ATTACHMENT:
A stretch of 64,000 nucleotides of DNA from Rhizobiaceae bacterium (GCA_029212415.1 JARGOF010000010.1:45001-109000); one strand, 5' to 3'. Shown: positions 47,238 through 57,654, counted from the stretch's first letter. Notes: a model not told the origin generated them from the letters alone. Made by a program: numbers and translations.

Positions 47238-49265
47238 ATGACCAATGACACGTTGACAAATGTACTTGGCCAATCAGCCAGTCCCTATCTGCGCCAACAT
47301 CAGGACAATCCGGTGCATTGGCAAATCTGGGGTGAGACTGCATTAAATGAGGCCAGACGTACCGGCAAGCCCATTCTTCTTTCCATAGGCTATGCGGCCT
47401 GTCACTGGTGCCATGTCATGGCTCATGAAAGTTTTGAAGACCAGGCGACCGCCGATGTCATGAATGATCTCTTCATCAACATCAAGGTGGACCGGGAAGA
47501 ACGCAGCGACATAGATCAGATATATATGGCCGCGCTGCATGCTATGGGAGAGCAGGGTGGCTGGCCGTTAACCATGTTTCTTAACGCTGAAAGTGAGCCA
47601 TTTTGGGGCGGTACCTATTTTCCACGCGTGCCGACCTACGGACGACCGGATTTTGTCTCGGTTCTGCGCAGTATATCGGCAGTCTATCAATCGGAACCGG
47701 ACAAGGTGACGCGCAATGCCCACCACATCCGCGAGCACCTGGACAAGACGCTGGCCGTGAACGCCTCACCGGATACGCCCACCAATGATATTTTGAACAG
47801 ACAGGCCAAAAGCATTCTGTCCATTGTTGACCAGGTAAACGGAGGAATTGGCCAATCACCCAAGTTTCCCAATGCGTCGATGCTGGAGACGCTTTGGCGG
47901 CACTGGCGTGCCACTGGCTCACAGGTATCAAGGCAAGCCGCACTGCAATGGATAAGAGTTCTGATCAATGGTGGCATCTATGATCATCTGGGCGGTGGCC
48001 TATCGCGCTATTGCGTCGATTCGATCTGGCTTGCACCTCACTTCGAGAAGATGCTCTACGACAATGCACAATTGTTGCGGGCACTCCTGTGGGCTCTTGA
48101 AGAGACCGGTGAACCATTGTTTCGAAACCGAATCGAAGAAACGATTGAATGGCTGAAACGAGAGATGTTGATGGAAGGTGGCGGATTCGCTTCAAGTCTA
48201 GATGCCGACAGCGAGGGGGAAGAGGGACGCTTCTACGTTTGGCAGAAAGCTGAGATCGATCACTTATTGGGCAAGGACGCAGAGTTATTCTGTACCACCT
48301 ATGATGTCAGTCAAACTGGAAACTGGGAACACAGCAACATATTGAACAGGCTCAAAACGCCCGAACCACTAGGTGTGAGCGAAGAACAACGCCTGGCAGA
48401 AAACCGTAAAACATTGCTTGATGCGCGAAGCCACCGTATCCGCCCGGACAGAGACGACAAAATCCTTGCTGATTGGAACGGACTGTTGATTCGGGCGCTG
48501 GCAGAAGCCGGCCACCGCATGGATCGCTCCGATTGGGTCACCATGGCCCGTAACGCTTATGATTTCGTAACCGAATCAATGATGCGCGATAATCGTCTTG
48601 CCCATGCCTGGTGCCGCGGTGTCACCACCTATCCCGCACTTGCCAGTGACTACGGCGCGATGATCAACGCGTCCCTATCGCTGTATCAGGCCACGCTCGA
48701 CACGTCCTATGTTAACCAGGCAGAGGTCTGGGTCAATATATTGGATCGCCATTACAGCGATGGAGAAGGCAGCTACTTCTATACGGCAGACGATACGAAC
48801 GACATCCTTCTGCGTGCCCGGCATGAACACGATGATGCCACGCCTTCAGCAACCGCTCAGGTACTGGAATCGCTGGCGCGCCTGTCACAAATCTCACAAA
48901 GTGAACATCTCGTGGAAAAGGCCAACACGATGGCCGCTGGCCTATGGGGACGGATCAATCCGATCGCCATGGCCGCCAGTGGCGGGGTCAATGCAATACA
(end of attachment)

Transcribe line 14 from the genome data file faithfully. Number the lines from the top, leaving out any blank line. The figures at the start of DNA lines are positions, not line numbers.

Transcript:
48301 ATGATGTCAGTCAAACTGGAAACTGGGAACACAGCAACATATTGAACAGGCTCAAAACGCCCGAACCACTAGGTGTGAGCGAAGAACAACGCCTGGCAGA